Dr. Allan Bacon and I are back this week in Part 2 of our 4-Part series together. In this episode, we talk about expectations around hunger and how to manage it, as well as the criticism and influence someone might be subject to while dieting and what to expect from our body’s responses to dieting while doing so. Just like our first episode in this series, this episode is full of insight and Dr. Allan has a ton of information to help.
Several years ago, I was working with a weight loss client (Hi, J!) and when he started he didn’t see a great deal of fat loss success.
Of course, during our initial consultation, I would have spoken with him about his current eating behaviors, potential calorie goals to shoot for and some thoughts on how exercise and food would work together to help him succeed.
However, not everyone uses those tools at the beginning and sometimes throughout our working relationship, we have to revisit things we spoke about early on.
One day, J came in and said: “Hey, by the way, I’m down eight pounds.”
“No kidding?” I asked, “What changed?”
“Well, I cut out potatoes.”
If you don’t know me, I have a terrible poker face and I’m not sure I did a very good job of hiding my surprise or opportunity to make a sarcastic comment. I did manage to ask: “Do you typically eat a lot of potatoes?”
“Oh yes,” he replied. “You know, hash browns for breakfast, chips or fries with a sandwich at lunch and mashed potatoes or a baked potato at dinner.”
In J’s case, he not only made a sweeping change to his diet, he found one area where abundance occurred, stripped it away completely and dropped a good chunk of weight.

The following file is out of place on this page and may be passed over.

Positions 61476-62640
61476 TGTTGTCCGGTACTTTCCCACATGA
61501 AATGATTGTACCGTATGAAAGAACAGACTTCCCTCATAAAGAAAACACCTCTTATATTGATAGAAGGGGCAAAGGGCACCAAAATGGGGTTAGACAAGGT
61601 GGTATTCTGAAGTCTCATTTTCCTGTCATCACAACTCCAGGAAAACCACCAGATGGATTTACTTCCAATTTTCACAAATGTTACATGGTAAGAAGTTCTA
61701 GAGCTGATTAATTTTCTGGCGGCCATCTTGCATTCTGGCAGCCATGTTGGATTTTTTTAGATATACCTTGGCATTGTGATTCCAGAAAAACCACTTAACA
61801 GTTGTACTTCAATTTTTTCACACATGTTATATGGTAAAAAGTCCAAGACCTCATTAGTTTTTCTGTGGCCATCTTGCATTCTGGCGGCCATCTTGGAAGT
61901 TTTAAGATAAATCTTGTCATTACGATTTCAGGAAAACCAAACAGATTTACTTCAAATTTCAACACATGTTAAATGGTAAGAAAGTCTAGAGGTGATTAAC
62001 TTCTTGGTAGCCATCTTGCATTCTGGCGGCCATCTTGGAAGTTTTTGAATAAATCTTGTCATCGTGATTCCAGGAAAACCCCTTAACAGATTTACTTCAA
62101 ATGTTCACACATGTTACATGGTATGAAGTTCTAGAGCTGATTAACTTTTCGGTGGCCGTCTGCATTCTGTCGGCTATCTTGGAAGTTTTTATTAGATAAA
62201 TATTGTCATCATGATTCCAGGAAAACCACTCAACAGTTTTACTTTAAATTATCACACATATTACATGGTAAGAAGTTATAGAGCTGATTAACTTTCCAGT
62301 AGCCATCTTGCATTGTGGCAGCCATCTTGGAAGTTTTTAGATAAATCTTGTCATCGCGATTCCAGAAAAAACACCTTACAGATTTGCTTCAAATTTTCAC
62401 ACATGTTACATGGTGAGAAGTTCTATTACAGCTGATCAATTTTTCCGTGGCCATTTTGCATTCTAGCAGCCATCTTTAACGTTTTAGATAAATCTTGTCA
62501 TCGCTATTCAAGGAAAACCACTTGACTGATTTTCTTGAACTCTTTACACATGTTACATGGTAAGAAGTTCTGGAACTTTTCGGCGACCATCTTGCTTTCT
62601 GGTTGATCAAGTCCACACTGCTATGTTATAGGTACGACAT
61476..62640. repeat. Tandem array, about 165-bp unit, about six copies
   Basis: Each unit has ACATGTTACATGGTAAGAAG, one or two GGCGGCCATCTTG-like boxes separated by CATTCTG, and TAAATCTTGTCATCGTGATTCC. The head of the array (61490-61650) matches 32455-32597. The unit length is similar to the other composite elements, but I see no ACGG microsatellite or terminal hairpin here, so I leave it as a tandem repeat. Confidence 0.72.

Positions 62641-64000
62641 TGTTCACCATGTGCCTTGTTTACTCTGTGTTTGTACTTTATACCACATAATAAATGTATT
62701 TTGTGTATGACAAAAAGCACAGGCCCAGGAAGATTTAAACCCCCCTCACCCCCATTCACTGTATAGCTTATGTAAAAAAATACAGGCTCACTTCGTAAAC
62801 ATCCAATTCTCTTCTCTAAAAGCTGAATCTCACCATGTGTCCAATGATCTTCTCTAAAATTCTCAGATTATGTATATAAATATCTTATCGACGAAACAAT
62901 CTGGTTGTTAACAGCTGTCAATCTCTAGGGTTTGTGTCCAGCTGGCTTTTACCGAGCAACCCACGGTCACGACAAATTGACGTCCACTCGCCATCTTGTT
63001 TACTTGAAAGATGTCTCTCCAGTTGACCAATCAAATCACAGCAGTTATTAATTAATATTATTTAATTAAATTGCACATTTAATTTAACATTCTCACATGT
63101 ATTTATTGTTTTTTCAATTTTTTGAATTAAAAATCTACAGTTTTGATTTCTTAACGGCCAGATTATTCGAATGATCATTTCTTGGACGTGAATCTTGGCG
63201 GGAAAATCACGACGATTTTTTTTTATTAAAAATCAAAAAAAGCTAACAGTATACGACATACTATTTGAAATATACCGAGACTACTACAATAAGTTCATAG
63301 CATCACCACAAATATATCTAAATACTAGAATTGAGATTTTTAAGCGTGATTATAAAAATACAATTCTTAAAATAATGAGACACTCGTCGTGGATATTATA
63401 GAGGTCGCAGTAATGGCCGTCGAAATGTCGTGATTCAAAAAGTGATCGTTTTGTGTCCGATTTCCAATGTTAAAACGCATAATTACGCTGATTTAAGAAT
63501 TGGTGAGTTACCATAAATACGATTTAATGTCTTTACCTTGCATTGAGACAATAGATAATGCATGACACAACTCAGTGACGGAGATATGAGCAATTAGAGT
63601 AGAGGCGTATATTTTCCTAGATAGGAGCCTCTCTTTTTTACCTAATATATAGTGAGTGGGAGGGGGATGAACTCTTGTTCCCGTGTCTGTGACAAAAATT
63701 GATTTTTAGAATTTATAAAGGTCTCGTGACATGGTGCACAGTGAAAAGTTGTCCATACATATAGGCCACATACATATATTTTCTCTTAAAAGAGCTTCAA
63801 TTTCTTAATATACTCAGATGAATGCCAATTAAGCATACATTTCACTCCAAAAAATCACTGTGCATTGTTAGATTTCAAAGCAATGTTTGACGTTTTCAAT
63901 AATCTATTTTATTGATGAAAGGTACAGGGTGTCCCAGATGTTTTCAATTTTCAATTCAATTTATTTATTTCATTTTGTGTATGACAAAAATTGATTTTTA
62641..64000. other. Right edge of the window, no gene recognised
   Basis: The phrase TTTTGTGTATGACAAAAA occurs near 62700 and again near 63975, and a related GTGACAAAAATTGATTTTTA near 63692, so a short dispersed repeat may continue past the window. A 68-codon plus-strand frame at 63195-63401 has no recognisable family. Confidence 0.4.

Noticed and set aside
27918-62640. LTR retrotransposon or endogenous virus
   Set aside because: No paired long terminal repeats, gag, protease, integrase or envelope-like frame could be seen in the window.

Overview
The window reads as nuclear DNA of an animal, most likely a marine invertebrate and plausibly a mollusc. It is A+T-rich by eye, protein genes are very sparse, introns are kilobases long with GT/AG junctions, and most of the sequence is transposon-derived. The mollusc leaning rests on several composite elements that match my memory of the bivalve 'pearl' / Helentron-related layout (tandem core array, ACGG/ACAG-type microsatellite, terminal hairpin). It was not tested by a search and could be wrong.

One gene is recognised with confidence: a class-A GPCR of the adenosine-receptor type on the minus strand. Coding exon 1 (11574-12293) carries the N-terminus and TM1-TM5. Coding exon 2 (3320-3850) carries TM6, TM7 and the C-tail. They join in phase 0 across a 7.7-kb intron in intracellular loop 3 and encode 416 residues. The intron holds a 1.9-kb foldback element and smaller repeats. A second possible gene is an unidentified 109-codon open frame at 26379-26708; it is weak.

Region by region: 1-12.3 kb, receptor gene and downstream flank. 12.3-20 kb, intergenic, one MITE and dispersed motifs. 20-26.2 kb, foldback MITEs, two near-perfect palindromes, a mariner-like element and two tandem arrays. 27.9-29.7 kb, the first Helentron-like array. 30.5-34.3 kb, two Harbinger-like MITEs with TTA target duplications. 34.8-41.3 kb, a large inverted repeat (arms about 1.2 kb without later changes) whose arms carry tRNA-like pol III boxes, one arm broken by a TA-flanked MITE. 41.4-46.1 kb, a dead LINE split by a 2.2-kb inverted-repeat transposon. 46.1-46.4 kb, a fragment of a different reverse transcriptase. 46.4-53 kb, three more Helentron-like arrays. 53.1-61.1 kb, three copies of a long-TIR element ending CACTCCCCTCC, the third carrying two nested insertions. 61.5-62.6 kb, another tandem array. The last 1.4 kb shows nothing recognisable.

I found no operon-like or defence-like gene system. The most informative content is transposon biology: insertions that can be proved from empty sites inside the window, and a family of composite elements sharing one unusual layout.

One point of interest was that, J didn’t reference all of the potato consumption during our initial consult. If he had, it might have sparked an avenue to travel to make some small changes and see more immediate results on the scale.
And J wouldn’t be alone in that regard.
It’s not uncommon for a potential client to not completely unveil what their diet looks like in reality during a consult. Sometimes, they simply forget and sometimes, an individual might feel some degree of shame or embarrassment that a certain food (or behavior) is in greater abundance than they care to admit.
It’s not just food either, clients might not mention how much they drink, how poorly they sleep or even remember all of the pre-existing injuries they may have before getting started with an exercise regimen.
Part of this is just human nature. If we don’t meticulously track our food intake, it’s easy to forget what our “normal” is. This is similar to how it might be difficult to say how many drafts and charges occur in our bank accounts when we don’t look at our statements regularly.
On another occasion, I was working with a gentleman who ate “pretty well” but wasn’t seeing the scale move. We got on the subject of what he drank throughout the day and he remarked that he drank a low calorie drink.
“Which one would that be?” I asked.
“Oh, I drink the Arnold Palmer Lite from Arizona. I love that stuff. I’m so glad it’s low in calories.”
I looked up the drink he referenced and each serving size (12 oz) was 80 calories.
“That looks good,” I said, “How much of it do you drink?”
“I can finish a jug of it every couple of days…” he replied.
One jug, at 12 oz per serving, was 880 calories. So, he was consuming approximately 400+ calories per day with his “Lite” drink. Once we brought that to his attention, he switched to unsweetened tea with some lemon and diet ginger ale and the scale started moving the direction that he wanted.
While on the subject of liquid calories, I was working with a woman once who could give me the calorie breakdown of every meal and snack she consumed. Every food selection was “healthy”, minimally processed, and practical for her busy lifestyle. She was within an appropriate calorie range where she should have seen weight loss occur. I asked her what she drank each day.
“Water and a lot of coffee.” she said.